In 2002, Malaysian film director Amir Muhammad made a short film entitled Mona in his 6horts series. In 2006, a film by Dain Iskandar Said entitled Dukun was widely assumed to be based on Mona Fandey. This highly anticipated film has not been released as of December 2011 and will most likely not be released for public screenings due to concerns relating to the contents of the film, the relationship with Mona Fandey, and the implications for her family.


Mona Fandey: Witchcraft murder

Perhaps one of the most sensational and unusual cases of modern times in the Far East reached its conclusion on November 2nd 2001 when Maznah Ismail, her husband Mohd Affandi Abdul Rahman and their 31 year old helper, Juraimi Hussin, were hanged at Malaysia's Kajang Prison on the outskirts of Kuala Lumpur.

Maznah was better known as Mona Fandey, which was her stage name when she performed as a pop-singer and water ballet dancer in her younger days.

At her death she was 45 years old, while her husband was a year younger. When her earlier career ran out of steam she and Affandi made a living as witch doctors and were known locally as "bomohs." Belief in the powers of witchcraft is not uncommon among superstitious Malays and they were able to attract a high class clientele which included politicians.

The crime

In July 1993, an assemblyman for central Pahang state, Datuk Mazlan Idris, had approached Mona for supernatural help to boost his political career and climb the party ladder. He was persuaded by the couple to take part in a ritual in which he was to lay on the floor with his eyes closed waiting for the money to "fall from the sky". No money fell, instead it was the blade of an axe. Idris was decapitated and then dismembered and partially skinned. His body was found cut up into 18 parts and buried in a hole near Mona's home in the state of Pahang, about 130 kilometres north-east of Kuala Lumpur.

Mazlan was reported missing on July 2nd 1993 after he had withdrawn 30,000 ringgit (then US$12,000) from a Kuala Lumpur bank.

The day after the killing, Mona went on a shopping spree in Kuala Lumpur and later bought herself a Mercedes-Benz and had a facelift. When questioned Juraimi made a statement to the police which led to the discovery of Mazlan's remains. Unsurprisingly Mona and husband immediately became the prime suspects.


Mona, Affandi and Juraimi were tried before judge Datuk Mokhtar Sidin sitting in the Temerloh High Court in 1995, charged with murder under section 302 of the Malaysian penal code, a crime which carries a mandatory death sentence.

The trial was a media sensation. Mona and Affandi were an attractive couple in their late 30's accused of a gruesome, voodoo related murder. Mona had a penchant for wearing expensive outfits to court each day. Unlike most people on trial for her life she always had a smile for the media and seemed to revel in the attention.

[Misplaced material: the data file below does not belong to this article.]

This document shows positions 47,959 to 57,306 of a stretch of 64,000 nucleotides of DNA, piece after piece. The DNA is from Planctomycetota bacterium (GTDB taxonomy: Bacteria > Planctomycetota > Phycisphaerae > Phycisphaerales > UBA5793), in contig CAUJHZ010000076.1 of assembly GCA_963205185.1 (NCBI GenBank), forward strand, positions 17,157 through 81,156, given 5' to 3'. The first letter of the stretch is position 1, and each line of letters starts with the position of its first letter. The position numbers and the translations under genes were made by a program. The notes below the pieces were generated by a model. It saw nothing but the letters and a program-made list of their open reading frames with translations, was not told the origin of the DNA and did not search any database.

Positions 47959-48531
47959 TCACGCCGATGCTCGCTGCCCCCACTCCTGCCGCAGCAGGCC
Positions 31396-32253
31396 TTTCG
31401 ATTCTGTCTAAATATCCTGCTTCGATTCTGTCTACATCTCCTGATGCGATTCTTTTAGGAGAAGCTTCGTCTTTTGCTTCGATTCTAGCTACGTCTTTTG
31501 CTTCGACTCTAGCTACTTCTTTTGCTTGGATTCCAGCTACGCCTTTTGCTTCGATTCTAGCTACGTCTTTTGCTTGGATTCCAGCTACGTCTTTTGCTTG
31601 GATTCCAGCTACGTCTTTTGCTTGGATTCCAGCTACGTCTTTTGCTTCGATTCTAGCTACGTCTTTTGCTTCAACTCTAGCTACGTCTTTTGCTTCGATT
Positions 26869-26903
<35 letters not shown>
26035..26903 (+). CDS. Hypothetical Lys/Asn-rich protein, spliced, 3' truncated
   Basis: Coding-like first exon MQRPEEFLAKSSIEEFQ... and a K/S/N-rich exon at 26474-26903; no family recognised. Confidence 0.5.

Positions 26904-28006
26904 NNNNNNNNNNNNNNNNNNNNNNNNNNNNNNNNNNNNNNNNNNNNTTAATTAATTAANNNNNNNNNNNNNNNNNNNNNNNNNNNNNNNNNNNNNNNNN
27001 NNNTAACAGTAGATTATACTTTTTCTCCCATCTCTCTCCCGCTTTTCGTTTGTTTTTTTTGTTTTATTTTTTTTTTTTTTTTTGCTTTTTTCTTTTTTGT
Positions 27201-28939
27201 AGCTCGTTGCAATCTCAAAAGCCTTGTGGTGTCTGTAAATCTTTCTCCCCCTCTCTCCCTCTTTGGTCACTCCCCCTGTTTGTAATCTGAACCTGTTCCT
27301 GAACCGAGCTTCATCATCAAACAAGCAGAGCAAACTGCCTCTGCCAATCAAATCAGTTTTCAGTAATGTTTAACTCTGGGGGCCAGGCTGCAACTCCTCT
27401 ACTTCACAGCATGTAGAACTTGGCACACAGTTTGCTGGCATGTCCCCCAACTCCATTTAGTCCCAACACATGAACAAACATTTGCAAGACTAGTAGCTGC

The case lasted 65 days and heard evidence from 76 witnesses. The prosecution told the court that money was the motive for the killing and pointed to the shopping spree, the facelift and the Mercedes. Juraimi, testified against Mona and Affandi and revealed the gruesome details of the murder. It was alleged by the prosecution that Mazlan had been killed between 10 p.m. on July 2 and 12 midnight on July 18, 1993, in Kampung Peruas, Ulu Dong, Raub in Pahang state. His body was found on July 22 1993, buried 1.8m beneath the storeroom of an uncompleted house and sealed over with a concrete cap.

Affandi, in his defence, said Mazlan owed him two million ringgit ($526,000) for a "magic cane", talisman and a traditional hat said to have belonged to former Indonesian president Sukarno. Mona testified that she also gave talismans and charms to several other UMNO politicians to boost their popularity with the electorate.

It only took the seven member jury just 70 minutes to reach a unanimous verdict of guilty against all three defendants. Affendi and Mona smiled when the foreman of the jury delivered the verdict on the 9th of February 1995. Gulam Mustaffa Nadar Ali Khan who represented Mona and Affandi, was invited to offer mitigation but declined and said they would be lodging an appeal. Juraimi's counsel, Karpal Singh, told the court that his client was only 24, unemployed and of low intelligence.

The judge then asked them if they had anything to say before he passed sentence and Affandi and Mona replied that they would leave to the discretion of the court. He then passed the death sentence on each of them - that they be taken from court to a recognised prison and later be hanged till they were dead. After hearing her sentence Mona said "I am happy and thank you to all Malaysians." She was photographed smiling as usual as she was led from the court to prison.